Working with suppliers that use similar data in their operations can add more color to the process, so teams pinpoint the most effective alternatives should a storm threaten part of a key partner’s operations. As an additional bonus, this level of transparency can strengthen partnerships between manufacturers and their suppliers by enabling agility for both parties.

Outside of adaptability in the face of looming threats, the AI and automation capabilities that MES platforms enable can make it easier for food and beverage manufacturers to embrace emerging models that boost resilience. Opting to utilize micro-factories, for example, can help ensure that an event in one area doesn’t put a stop to entire operations or interfere with fulfillment.

Weatherproofing operations with sound planning

Positioning weather-related risks as a “modern” problem may seem a strange claim. People have been planning around stormy skies and dry seasons since our earliest days, and many of them did so with only the most basic prediction methods at their disposal. But today’s planners face a slew of unique challenges associated with operating in both the modern age and business landscape.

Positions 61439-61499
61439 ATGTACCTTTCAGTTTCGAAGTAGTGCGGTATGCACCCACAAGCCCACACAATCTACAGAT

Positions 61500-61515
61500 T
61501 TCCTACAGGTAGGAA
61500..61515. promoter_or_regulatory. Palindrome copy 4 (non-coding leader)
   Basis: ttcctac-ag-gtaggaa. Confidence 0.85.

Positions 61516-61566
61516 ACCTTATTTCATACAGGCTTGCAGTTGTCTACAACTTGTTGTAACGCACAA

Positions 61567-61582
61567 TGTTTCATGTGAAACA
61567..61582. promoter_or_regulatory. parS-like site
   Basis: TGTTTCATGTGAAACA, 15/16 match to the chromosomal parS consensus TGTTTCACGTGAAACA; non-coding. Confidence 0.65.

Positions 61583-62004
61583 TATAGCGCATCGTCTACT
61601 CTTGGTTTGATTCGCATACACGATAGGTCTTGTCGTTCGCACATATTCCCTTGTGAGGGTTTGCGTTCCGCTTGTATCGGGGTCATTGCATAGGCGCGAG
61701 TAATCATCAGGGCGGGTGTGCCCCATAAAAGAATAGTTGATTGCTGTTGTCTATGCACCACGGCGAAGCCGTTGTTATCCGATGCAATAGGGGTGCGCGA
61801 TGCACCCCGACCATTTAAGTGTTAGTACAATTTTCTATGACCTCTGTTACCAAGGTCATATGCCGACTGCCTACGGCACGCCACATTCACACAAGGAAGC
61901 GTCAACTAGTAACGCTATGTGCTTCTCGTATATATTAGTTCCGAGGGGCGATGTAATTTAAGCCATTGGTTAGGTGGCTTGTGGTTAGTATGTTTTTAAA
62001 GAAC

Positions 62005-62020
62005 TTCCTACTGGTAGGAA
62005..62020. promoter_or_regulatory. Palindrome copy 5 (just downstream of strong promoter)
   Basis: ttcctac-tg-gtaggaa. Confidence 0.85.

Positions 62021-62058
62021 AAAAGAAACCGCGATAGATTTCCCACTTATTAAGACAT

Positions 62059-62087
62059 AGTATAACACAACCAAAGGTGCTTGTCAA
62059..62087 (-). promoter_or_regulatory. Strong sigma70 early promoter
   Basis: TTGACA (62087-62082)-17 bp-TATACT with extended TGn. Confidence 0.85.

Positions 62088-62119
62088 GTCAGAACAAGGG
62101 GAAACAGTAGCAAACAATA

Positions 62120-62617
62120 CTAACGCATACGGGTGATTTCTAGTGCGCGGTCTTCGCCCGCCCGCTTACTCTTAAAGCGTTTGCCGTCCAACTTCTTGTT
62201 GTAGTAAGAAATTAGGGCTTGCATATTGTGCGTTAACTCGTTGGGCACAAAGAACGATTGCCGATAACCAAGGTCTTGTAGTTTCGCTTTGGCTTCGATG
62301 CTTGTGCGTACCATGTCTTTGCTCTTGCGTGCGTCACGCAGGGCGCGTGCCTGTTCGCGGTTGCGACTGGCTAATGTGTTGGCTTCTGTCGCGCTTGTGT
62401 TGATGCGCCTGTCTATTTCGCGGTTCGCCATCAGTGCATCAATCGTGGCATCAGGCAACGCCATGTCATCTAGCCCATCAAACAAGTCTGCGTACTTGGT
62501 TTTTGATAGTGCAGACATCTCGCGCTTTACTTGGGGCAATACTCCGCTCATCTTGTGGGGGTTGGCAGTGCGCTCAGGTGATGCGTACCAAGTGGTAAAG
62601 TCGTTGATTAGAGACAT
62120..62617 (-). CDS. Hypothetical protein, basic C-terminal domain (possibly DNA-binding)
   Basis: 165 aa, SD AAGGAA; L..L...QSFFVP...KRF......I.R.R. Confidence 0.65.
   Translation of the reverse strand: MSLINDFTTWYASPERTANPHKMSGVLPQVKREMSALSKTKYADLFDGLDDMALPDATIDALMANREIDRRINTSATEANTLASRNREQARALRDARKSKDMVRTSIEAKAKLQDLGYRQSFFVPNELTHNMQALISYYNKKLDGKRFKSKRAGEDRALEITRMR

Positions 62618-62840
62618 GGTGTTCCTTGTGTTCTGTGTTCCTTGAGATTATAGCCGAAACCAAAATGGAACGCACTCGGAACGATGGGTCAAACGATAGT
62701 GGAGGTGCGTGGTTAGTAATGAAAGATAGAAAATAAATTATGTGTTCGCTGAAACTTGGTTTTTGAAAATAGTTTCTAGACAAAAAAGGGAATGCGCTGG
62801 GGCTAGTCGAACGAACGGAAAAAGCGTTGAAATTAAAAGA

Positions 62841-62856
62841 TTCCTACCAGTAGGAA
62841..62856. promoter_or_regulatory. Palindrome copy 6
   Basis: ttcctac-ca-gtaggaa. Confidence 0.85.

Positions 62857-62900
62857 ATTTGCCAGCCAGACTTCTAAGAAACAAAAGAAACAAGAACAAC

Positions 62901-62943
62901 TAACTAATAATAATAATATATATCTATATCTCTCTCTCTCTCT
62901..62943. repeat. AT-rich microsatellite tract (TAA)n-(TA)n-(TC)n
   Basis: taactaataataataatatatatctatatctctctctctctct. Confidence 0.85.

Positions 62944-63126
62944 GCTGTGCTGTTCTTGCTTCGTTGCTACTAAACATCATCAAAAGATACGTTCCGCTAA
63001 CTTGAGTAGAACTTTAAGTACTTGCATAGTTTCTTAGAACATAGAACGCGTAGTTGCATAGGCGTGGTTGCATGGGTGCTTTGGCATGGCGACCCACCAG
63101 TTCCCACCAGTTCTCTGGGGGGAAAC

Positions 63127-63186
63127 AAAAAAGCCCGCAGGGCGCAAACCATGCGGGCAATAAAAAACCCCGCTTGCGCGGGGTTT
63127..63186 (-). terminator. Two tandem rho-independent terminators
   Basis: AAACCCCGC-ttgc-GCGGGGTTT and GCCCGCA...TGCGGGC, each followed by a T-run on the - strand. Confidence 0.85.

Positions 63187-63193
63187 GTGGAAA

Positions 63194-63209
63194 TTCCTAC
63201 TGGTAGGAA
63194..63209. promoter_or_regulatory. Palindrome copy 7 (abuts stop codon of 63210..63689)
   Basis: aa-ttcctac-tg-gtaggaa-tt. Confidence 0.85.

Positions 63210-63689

Getting it right requires a deep understanding of an organization’s supply chain and internal operations. And, while there’s still no way to completely avoid brewing storms or anticipate exactly what will go wrong, MES platforms, artificial intelligence, machine learning and other specially designed technologies can help logistics teams get one step closer. The deep insights they provide and the new operating models they enable may not empower manufacturers to see into the future, but they can help them plan more effectively so they’re ready to respond when summer storms hit.